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The Instituto de Filosofía at Pontificia Universidad Católica de Valparaíso, in collaboration with the International Center for Writing and Translation and the research group University and State, both at University of California, Irvine invite participation in the international colloquium Trans-Marchant: Tradition, Translation, Transformation. The colloquium seeks to engage the work of Chilean philosopher Patricio Marchant in the context of debates at the heart of historical reflection and contemporary culture: critiques of eurocentrism, the question of idiom and the problem of philosophical nationalism, theories of otherness, and the poetic dimension of languages in translation. Marchant’s thinking about Hispanoamerican thought, the poetics of the Spanish language, and long-standing dialogues with Europe is situated amidst these contemporary problematics, and we believe that his work has further insight to offer on these questions than is reflected by scholarship to date. More than 20 years ago, Marchant’s writing enriched debates about (post)dictatorship in Chile. He emerged then as the first Chilean thinker of deconstruction, and his influence was disseminated by way of the preoccupations on display in diverse strata of his work (poetry, psychoanalysis, philosophy, art). However, at the same time, his thought was also fenced in by those very critical interests born of an authoritarian past. This positioning has long shaped and constrained Marchant’s reception. In this colloquium, we are interested in essays that contemplate these challenges but also the advantages of working on the philosophy of Marchant with different critical horizons in mind. We want to approach Marchant’s work in a way that amplifies the depth and range of his impact as a Latin American thinker in permanent differend with respect to Europe and as a writer in Spanish, a language of Hispanic America in tension with the history of empire and hegemony.
Patricio Marchant (1939-1990) was a transborder Chilean philosopher and intellectual: a marginal thinker who was also dedicated to the margen and to various forms of transit across borders - between Hispanoamerica and Europe, between language and idiom, between Chilean and Castillian. He was part of the Department of Humanistic Studies at the Universidad de Chile, a scholar of a certain tradition of contemporary European philosophy and psychoanalysis, with notable expertise in Chilean poetry and Latin American thought. Among his achievements are the translation of “Ousia et Grammé,” by Jacques Derrida, under the title Tiempo y presencia (Time and Presence) - curiously published in 1971, one year before its appearance in Marges de la philosophie. He is also the author of a book dedicated to Gabriela Mistral, Sobre árboles y madres, published in 1984. This is perhaps his most well-known work, and probably also the complete. In addition to these, he also wrote numerous essays on visual arts, tensions between European and Latinamerican thought, drafts of the text on Mistral’s poetry, and on other diverse topics, which perhaps share the common thread of a critical tone with respect to dominant cultural and intellectual undertakings in Chile. Many of these essays, some of which he never finished, were published in 2000 in the collection Escritura y temblor. Marchant’s presence as a theorist, often obscure and misunderstood - both in Chile and in Latin America - has given rise to a somewhat apprehensive interpretive tradition, supervised by vigilant custodians and always in tension with a spirited attempt by enthusiastic philosophers (men in almost every case) to keep his theories alive. The colloquium Trans-Marchant: Tradition, Translation, Transformation seeks to reopen questions of the value and relevance of Marchant’s philosophical practice, to test the resources of its transborder character, and to expand its potential for making contributions beyond the Chilean scene.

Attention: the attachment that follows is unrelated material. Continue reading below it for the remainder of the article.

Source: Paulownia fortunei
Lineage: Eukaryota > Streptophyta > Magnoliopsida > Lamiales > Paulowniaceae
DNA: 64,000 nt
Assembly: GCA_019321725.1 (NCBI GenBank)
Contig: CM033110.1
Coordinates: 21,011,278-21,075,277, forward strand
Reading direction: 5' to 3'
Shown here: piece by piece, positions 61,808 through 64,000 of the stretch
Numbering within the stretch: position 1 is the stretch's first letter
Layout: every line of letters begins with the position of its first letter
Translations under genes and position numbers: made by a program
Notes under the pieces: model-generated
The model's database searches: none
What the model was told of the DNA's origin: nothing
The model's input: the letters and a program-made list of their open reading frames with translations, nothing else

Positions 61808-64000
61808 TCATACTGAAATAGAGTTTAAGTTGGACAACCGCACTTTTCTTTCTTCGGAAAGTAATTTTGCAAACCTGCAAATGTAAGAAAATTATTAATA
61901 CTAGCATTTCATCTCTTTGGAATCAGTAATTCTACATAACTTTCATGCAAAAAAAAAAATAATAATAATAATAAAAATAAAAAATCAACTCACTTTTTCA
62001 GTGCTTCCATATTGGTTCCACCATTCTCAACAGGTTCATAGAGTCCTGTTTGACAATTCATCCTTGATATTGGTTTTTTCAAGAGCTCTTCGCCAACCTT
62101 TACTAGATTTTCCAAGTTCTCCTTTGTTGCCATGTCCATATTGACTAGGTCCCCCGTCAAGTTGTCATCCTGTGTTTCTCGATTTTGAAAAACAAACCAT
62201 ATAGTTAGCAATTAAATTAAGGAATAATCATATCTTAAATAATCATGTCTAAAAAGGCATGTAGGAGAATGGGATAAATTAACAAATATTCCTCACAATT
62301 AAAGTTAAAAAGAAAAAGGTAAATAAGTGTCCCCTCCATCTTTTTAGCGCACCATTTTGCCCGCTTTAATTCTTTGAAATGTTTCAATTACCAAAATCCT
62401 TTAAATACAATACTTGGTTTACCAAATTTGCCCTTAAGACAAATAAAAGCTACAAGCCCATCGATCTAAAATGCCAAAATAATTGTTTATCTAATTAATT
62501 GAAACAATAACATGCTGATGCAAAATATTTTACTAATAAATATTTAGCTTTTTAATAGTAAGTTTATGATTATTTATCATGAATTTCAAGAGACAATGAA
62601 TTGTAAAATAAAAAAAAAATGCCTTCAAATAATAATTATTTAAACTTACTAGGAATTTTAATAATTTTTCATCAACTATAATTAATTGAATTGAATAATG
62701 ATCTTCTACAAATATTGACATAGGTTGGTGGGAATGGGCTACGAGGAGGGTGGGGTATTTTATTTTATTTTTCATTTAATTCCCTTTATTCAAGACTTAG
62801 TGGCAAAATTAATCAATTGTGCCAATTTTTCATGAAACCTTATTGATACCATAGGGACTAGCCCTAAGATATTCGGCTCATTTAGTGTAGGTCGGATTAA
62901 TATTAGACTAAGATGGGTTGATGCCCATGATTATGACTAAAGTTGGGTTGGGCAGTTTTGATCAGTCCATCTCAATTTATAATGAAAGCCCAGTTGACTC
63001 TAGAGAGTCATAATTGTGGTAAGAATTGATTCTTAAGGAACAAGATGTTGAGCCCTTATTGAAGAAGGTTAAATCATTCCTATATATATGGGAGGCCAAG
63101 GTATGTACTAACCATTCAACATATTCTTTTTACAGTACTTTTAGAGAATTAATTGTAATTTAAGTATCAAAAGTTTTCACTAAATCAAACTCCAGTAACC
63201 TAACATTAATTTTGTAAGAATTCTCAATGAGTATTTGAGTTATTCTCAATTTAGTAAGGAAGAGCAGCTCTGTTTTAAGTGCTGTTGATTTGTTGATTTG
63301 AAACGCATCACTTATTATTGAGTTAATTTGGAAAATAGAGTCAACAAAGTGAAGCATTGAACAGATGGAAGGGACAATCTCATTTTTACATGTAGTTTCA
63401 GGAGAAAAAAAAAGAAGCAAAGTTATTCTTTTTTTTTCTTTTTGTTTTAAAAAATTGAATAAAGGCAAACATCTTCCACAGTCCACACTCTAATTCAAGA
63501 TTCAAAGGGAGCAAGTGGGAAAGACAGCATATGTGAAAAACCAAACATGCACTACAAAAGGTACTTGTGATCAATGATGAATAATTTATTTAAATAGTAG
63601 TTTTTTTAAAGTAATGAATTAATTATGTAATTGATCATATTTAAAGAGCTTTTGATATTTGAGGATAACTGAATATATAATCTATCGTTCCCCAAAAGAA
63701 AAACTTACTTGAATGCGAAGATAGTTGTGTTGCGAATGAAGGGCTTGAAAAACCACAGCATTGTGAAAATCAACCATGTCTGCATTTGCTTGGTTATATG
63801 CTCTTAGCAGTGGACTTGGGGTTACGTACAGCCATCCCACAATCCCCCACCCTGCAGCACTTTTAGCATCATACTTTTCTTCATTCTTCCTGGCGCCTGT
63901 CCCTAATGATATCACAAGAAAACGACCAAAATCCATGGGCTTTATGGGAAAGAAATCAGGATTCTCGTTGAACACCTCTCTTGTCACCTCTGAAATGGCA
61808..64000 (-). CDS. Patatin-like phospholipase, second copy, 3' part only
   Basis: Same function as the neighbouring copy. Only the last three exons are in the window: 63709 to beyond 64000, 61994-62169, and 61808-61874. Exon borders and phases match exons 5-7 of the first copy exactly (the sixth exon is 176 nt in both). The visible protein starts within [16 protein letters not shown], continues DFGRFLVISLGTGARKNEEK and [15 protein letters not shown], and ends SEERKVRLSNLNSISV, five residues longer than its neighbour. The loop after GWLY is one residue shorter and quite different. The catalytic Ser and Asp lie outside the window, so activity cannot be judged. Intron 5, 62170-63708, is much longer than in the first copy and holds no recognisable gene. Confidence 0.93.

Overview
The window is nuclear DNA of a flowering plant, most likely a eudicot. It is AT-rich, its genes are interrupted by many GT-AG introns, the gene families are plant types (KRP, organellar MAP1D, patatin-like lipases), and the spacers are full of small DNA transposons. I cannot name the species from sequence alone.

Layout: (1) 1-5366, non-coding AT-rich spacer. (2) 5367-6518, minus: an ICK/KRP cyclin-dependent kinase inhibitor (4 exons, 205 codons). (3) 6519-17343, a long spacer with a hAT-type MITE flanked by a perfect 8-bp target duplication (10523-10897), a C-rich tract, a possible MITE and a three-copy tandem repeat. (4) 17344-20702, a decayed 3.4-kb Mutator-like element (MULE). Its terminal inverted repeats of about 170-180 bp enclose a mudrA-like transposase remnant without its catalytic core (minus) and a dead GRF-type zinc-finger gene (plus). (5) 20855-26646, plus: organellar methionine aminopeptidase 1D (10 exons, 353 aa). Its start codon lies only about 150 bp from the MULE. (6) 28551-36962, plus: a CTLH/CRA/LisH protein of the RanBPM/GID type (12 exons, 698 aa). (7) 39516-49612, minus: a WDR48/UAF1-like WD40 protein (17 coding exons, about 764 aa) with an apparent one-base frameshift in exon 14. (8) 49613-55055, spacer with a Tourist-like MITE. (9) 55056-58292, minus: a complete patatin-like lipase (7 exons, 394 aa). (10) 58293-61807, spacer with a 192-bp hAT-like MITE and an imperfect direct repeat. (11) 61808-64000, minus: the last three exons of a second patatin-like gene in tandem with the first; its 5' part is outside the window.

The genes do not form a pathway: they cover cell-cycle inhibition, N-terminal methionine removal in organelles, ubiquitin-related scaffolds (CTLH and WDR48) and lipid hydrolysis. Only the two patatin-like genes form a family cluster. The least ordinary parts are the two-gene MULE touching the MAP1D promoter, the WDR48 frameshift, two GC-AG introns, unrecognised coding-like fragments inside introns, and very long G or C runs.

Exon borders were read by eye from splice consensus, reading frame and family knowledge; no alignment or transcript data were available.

The colloquium will take place online and in person over the course of two consecutive days. Each day there will be master classes and panel discussions. In the former, distinguished readers of Marchant will offer lectures in a personable and pedagogical tone - in the spirit of a friendly exchange of knowledge. These classes will explain certain theoretical aspects of Marchant’s thought in hopes of engaging new audiences for his writing. In the latter, diverse scholars of Marchant’s work will make brief, 10-minute presentations centered on both theoretical and practical questions of translation. Two key problems will guide these discussions: 1) language, idiom, and thought, and 2) translation and Hispanoamerican difference. We hope that these activities will begin to expand and complicate the status of Patricio Marchant’s thought for the international academic community.